proactivity on part of the taxmen. Not surprisingly, when Baba premiered
in Chennai, the Director General of Income Tax investigation, N.P.
Tripathi, was a special invitee.
| THE STAR'S HANDLERS
A core team of two looks after
Rajnikanth's image and business
Rajnikanth leads a highly reclusive life:
he reportedly spends up to six months a year in the US and in
ashrams in the Himalayas. Wife Latha Rajnikanth keeps a close
eye on the operations of Lotus International, Rajnikanth's production
and marketing company. "We share responsibilities to the
extent possible,'' she says. Satyanarayana or Dalapati (commander,
and it comes from one of Rajnikanth's films, directed by Mani
Ratnam) as he is known is as influential as Rajnikanth himself.
His job is to keep fan clubs, distributors and other intermediaries
happy and manage Rajnikanth's image. The buzz is that Aishwarya,
Rajnikanth's elder daughter who served as Baba's assistant director,
is being drafted into the cabinet.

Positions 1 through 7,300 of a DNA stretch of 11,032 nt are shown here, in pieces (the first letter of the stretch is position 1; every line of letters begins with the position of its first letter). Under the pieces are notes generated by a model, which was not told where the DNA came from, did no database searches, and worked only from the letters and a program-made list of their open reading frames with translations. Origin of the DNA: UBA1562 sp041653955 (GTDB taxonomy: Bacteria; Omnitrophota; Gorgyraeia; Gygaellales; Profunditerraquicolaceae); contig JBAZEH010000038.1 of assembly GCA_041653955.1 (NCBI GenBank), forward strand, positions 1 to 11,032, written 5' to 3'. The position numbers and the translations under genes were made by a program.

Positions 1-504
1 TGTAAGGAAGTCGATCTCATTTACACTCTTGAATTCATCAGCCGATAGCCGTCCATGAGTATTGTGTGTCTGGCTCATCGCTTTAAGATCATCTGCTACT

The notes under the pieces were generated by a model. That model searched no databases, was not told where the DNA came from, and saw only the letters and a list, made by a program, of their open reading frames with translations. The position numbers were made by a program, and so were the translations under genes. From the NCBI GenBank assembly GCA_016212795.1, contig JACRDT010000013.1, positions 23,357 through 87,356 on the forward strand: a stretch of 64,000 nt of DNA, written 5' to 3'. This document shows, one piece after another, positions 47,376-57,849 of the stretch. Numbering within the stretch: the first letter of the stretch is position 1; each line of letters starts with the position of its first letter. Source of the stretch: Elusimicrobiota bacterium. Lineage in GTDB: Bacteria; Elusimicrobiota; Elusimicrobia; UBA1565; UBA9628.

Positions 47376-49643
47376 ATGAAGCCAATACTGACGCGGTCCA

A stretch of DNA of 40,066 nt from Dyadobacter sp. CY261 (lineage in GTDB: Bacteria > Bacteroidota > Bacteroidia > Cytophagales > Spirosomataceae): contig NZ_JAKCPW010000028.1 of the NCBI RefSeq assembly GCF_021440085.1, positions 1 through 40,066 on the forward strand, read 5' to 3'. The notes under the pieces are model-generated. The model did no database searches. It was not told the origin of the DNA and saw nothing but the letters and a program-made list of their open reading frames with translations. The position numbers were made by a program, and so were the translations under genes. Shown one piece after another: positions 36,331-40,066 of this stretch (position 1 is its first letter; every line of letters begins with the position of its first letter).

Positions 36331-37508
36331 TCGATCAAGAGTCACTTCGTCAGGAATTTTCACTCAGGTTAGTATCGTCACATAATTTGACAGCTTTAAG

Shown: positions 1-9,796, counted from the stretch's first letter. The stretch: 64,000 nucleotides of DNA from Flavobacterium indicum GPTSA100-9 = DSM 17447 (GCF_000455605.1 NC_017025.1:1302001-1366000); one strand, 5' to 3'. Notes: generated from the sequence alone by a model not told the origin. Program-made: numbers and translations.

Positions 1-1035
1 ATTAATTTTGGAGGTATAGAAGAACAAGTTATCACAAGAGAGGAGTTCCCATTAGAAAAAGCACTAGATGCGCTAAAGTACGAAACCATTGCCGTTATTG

|Latha Rajnikanth: The brains behind
|MAN OF THE MASSES
What explains Rajnikanth's popularity
of the definitions the Concise Oxford Dictionary has to offer
for 'camp' is, ''affected..., done in an exaggerated way for
effect..." From the way he runs his hand through his mop
of hair, to the manner in which he throws up a cigarette and
then catches it between his lips (it's tough; just try it),
Rajnikanth is pure camp. It is this camp that appeals to the
average Tamil. Cho Ramaswamy, the editor of satirical weekly
Tughlaq may believe that ''when people see corruption all around
them they find Rajnikanth as an alternative with high integrity'',
but the man's appeal largely revolves around his on-screen image.
''Young people like his histrionics,'' says M. S. S. Pandian,
an eminent sociologist who authored The Image Trap, a book about
the impact of film-star-turned-politician-turned-chief-minister
M.G. Ramachandran on Tamil society. ''They're Rajnikanth's biggest
and most-committed group of followers."
Outside one of the Chennai-theatres screening
Baba, fans are garlanding his cardboard likeness, and propitiating
it with milk and honey; elsewhere, I read about two people who die
when violence erupts over a political leader's comments that Rajnikanth,
a man from Karnataka, lacks the moral authority to lead the Tamils;
and outside another Chennai theatre, Rajnidasan, 26, (see The Star's
Following) has just made an offering of 150 white pumpkins (this